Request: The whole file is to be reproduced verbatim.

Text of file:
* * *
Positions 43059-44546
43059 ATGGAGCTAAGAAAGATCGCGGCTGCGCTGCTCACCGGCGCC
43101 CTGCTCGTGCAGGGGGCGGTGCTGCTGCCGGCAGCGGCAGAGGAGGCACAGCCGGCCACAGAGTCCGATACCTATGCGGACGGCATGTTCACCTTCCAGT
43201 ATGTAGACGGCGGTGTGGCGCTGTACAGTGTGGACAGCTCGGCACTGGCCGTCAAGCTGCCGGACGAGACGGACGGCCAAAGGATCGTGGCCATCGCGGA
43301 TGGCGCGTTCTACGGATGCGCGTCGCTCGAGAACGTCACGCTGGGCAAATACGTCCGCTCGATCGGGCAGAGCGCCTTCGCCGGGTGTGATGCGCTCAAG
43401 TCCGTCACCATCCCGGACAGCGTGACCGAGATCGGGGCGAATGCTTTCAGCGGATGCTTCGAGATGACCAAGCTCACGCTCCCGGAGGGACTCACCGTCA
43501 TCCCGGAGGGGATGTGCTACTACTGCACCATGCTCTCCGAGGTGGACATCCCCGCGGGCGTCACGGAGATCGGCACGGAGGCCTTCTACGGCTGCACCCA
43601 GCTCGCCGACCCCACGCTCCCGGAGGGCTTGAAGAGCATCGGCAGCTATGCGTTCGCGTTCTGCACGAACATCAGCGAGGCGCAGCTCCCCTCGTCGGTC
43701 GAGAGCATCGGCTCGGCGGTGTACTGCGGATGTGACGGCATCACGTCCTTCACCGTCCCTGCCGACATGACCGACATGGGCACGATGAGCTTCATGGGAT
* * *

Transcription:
Positions 43059-44546
43059 ATGGAGCTAAGAAAGATCGCGGCTGCGCTGCTCACCGGCGCC
43101 CTGCTCGTGCAGGGGGCGGTGCTGCTGCCGGCAGCGGCAGAGGAGGCACAGCCGGCCACAGAGTCCGATACCTATGCGGACGGCATGTTCACCTTCCAGT
43201 ATGTAGACGGCGGTGTGGCGCTGTACAGTGTGGACAGCTCGGCACTGGCCGTCAAGCTGCCGGACGAGACGGACGGCCAAAGGATCGTGGCCATCGCGGA
43301 TGGCGCGTTCTACGGATGCGCGTCGCTCGAGAACGTCACGCTGGGCAAATACGTCCGCTCGATCGGGCAGAGCGCCTTCGCCGGGTGTGATGCGCTCAAG
43401 TCCGTCACCATCCCGGACAGCGTGACCGAGATCGGGGCGAATGCTTTCAGCGGATGCTTCGAGATGACCAAGCTCACGCTCCCGGAGGGACTCACCGTCA
43501 TCCCGGAGGGGATGTGCTACTACTGCACCATGCTCTCCGAGGTGGACATCCCCGCGGGCGTCACGGAGATCGGCACGGAGGCCTTCTACGGCTGCACCCA
43601 GCTCGCCGACCCCACGCTCCCGGAGGGCTTGAAGAGCATCGGCAGCTATGCGTTCGCGTTCTGCACGAACATCAGCGAGGCGCAGCTCCCCTCGTCGGTC
43701 GAGAGCATCGGCTCGGCGGTGTACTGCGGATGTGACGGCATCACGTCCTTCACCGTCCCTGCCGACATGACCGACATGGGCACGATGAGCTTCATGGGAT